Taking care and constructing the sacred

A few days ago, in a summary of his excellent article on Mormon Environmental Theology, Jason Brown asked ‘Must nature be a separate domain for its sacredness to be apparent?’ Steve Evans responded that ‘Sacredness is a human concept, attributed by humans (through God, one assumes).’ For sacredness to become ‘apparent’ it must already be present prior to becoming recognisable. Jason responds that he wants to think about how ‘to take a concept like sacredness which does imply a sort of separation (think temple) and expand it to the forest as a space where people can both pray and work.’

I agree with Steve that the sacred is not inherent to things and I also believe God has called us to expand our concept of the sacred. In this regard I have found Bushman’s reference to Jonathan Z. Smith’s notion that ‘“taking care” is one sign of sacred space’ to be useful.[1]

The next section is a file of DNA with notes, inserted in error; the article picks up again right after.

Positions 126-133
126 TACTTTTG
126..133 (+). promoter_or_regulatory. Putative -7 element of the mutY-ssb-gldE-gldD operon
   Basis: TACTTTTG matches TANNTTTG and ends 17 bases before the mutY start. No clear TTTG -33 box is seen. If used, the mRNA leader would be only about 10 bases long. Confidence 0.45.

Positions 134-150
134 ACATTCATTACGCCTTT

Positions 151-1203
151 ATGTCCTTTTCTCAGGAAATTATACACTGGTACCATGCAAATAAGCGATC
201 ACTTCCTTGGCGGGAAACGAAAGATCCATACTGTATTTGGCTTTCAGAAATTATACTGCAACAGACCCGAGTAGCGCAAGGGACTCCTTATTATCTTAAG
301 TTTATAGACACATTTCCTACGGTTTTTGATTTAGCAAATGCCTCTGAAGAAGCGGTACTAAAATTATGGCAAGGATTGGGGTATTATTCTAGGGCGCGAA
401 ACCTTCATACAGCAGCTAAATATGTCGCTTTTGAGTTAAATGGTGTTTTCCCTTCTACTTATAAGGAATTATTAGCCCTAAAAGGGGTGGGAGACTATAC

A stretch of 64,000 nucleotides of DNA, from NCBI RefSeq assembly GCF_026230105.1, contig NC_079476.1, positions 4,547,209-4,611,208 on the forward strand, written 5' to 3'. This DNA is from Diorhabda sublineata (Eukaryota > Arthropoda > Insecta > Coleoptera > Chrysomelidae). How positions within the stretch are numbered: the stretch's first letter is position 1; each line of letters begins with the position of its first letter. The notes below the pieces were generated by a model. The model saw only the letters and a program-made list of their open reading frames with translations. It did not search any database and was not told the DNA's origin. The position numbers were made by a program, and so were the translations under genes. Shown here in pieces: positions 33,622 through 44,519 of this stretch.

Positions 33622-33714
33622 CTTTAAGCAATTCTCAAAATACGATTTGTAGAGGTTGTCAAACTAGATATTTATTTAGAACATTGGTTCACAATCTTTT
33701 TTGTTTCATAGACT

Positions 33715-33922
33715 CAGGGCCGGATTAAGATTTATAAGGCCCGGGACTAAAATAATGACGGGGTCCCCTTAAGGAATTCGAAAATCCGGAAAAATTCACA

This approach is fruitful because the sacred is defined through a relational form of praxis; it is grounded in an approach to social action that is aware of and sensitive to the varied associations that are implied in every interaction. Bushman uses a series of examples of how this ‘taking care’ is manifest in the way we speak about, the way we speak in and the way we maintain the temple. Our cognisance of the temple as sacred is evident in the way we interact with that space.

This approach can also apply to scripture. These texts are sacred not because they inherently contain divine power, but because of the way we as a community engage them and respond to them. We are asked to study, pray and ponder over them. We mark, re-read and question them daily. Our scripture study should reflect this ‘care’.

Service too reflects this type of practice. Taking care of another person is more than merely looking after them, it is a heightened sense of awareness of them; of their needs, wants and desires. In short, taking care is more than kind actions rather it is a deeply felt realisation of the potential influence that our life can have upon theirs.